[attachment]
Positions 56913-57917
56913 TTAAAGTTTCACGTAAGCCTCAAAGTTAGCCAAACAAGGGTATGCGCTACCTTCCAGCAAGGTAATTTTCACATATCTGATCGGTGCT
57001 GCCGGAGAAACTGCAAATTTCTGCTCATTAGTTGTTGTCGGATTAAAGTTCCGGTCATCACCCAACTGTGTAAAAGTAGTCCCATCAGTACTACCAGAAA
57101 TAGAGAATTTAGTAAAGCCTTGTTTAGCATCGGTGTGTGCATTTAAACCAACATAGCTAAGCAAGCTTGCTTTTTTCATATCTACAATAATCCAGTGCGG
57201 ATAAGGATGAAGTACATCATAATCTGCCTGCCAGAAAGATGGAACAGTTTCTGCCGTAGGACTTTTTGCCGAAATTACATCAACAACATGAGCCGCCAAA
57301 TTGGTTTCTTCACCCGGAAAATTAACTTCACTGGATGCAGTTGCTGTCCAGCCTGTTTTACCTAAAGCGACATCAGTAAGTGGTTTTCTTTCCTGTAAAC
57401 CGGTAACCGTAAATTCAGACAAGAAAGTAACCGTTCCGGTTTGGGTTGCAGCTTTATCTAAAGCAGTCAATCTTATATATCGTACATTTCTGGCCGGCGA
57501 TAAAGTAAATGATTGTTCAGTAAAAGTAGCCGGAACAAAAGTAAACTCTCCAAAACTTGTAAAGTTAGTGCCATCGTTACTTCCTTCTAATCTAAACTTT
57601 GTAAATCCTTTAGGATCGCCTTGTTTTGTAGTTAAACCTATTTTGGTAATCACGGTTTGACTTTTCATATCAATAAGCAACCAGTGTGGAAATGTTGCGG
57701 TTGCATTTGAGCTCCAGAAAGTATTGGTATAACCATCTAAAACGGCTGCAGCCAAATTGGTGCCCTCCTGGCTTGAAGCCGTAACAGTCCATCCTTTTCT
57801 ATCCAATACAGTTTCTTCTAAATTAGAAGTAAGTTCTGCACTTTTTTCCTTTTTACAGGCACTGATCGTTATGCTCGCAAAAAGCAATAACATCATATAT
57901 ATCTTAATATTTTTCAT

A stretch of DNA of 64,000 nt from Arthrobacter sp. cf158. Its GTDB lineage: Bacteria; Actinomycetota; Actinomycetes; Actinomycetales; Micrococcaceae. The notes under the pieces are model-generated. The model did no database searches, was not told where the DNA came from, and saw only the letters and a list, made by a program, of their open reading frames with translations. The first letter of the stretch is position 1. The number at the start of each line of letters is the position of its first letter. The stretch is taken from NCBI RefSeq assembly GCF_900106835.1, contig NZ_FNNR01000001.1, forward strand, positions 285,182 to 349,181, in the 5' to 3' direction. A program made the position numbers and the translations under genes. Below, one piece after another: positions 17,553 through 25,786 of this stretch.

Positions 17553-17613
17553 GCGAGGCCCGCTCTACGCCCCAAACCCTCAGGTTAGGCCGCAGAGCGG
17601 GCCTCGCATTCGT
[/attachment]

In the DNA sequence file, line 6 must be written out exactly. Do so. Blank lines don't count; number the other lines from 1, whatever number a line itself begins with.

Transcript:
57301 TTGGTTTCTTCACCCGGAAAATTAACTTCACTGGATGCAGTTGCTGTCCAGCCTGTTTTACCTAAAGCGACATCAGTAAGTGGTTTTCTTTCCTGTAAAC